Const HKEY_LOCAL_MACHINE = &H80000002
    strComputer = “.”
    Set objFSO = CreateObject(“Scripting.FileSystemObject”)
    Set oReg=GetObject(“winmgmts:{impersonationLevel=impersonate}!\” & _
    strComputer & “rootdefault:StdRegProv”)
    strKeyPath = “SOFTWAREMicrosoftWindowsCurrentVersionRun”
    strDWORDValueName = “SunJavaUpdateSched”
    oReg.DeleteValue HKEY_LOCAL_MACHINE,strKeyPath,strValueName,strDWORDValueName
    If objFSO.FolderExists(“C:program files(x86)”) Then
    ‘Set objFolder = objFSO.GetFolder(“C:FSO”)
    strKeyPath = “SOFTWAREJavaSoftJava UpdatePolicy”
    strValueName = “EnableJavaUpdate”
    dwValue = 0
    oReg.SetDWORDValue HKEY_LOCAL_MACHINE,strKeyPath,strValueName,dwValue
    ELSE
    strKeyPath = “SOFTWAREWow6432NodeJavaSoftJava UpdatePolicy”
    strValueName = “EnableJavaUpdate”
    dwValue = 0
    oReg.SetDWORDValue HKEY_LOCAL_MACHINE,strKeyPath,strValueName,dwValue
    End If
    IF NOT objFSO.FolderExists(“C:WINDOWSSUN”) Then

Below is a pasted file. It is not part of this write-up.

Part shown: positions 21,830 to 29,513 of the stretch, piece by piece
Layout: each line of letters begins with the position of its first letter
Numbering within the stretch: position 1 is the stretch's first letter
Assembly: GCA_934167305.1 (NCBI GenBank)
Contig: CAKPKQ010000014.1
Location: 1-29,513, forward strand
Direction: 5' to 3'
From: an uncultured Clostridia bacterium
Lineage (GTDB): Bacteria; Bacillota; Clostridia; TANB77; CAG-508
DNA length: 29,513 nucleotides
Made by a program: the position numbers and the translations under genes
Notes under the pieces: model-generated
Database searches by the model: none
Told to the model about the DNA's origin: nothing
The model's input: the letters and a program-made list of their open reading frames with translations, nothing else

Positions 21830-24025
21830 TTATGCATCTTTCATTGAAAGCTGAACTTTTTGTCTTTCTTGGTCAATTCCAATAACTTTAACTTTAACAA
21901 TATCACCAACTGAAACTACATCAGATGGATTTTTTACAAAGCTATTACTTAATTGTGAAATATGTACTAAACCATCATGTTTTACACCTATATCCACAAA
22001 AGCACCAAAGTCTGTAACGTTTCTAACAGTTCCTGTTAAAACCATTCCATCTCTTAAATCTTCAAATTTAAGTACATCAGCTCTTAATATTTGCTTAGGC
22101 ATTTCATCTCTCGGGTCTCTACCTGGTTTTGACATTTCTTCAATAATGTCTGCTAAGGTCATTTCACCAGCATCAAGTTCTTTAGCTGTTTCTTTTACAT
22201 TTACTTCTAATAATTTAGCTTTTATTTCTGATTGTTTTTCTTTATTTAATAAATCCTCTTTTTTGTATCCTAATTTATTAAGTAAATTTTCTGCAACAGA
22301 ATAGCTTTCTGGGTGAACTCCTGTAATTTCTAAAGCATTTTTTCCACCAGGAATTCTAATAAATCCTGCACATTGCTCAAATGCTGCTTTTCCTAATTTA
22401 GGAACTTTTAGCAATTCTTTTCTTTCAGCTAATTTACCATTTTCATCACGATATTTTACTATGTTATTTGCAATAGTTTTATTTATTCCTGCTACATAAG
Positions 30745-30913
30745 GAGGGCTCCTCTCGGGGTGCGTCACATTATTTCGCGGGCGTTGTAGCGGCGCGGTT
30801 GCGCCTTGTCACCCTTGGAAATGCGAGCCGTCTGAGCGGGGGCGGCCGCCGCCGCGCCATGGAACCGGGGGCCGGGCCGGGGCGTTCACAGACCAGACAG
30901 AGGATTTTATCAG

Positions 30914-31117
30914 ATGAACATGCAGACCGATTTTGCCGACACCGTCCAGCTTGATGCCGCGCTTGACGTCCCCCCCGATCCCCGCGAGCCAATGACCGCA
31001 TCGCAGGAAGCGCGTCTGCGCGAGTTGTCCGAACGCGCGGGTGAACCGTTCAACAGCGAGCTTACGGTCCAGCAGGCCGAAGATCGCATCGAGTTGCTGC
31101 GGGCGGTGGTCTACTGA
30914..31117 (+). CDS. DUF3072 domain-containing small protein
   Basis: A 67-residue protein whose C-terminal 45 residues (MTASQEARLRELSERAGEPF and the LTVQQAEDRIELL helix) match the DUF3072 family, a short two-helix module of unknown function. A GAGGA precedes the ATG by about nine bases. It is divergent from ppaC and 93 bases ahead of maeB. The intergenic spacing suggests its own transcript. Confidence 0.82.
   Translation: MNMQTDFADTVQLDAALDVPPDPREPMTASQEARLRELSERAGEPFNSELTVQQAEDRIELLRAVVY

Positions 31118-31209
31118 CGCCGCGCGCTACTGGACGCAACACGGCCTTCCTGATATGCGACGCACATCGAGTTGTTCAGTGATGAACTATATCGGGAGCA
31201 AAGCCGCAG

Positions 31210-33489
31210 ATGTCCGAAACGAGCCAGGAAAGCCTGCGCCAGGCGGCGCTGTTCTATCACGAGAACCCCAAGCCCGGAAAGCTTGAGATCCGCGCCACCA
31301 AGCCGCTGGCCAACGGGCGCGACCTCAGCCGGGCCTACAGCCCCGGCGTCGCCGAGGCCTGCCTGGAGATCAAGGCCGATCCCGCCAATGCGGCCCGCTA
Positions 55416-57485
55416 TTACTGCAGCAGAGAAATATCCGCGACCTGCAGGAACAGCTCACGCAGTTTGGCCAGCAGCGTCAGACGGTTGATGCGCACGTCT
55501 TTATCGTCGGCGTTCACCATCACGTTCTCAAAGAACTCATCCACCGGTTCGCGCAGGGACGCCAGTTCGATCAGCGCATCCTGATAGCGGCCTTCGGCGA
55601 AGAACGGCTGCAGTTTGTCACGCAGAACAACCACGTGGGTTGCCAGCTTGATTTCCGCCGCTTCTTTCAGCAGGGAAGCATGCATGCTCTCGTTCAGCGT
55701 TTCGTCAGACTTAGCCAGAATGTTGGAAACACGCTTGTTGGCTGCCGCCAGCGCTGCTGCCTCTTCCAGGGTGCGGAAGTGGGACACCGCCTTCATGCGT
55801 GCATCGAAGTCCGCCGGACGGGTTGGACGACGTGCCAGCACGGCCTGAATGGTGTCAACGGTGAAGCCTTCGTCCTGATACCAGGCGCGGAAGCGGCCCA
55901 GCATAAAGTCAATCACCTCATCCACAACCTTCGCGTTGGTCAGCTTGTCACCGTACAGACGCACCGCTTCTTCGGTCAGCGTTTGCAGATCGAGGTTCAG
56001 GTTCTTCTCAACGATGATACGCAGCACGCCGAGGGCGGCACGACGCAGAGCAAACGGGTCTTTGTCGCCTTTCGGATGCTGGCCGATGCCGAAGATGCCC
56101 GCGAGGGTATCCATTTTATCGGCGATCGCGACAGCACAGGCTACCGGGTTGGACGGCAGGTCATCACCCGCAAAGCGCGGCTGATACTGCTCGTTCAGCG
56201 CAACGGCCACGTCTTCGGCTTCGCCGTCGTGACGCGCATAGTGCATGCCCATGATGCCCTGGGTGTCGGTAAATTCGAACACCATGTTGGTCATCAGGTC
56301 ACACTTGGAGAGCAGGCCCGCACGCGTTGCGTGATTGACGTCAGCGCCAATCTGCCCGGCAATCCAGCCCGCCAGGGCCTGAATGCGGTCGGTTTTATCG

Set objFSO = CreateObject(“Scripting.FileSystemObject”)
    Set objFolder = objFSO.CreateFolder(“C:WINDOWSSUN”)
    Set objFolder = objFSO.CreateFolder(“C:WINDOWSSUNJAVA”)
    END IF
    Const OverWriteFiles = TRUE
    Set objFSO = CreateObject(“Scripting.FileSystemObject”)
    objFSO.CopyFolder “\serverNamevb$java” , “c:windowssunjava” , OverWriteFiles
    Dim objShell
    Set objShell = WScript.CreateObject(“WScript.Shell”)
    Dim strFolder, strUser, strDomain
    strFolder = “c:windowssunjava”
    strUser = “users”
    strDomain = “”
    SetPermissions
    Function SetPermissions()
    Dim intRunError, objShell, objFSO
    Set objShell = CreateObject(“Wscript.Shell”)
    Set objFSO = CreateObject(“Scripting.FileSystemObject”)
    If objFSO.FolderExists(strFolder) Then
    intRunError = objShell.Run(“icacls ” & strFolder & ” /grant ” & strDomain &”” & strUser & “:(OI)(CI)F “, 2, True)
    If intRunError 0 Then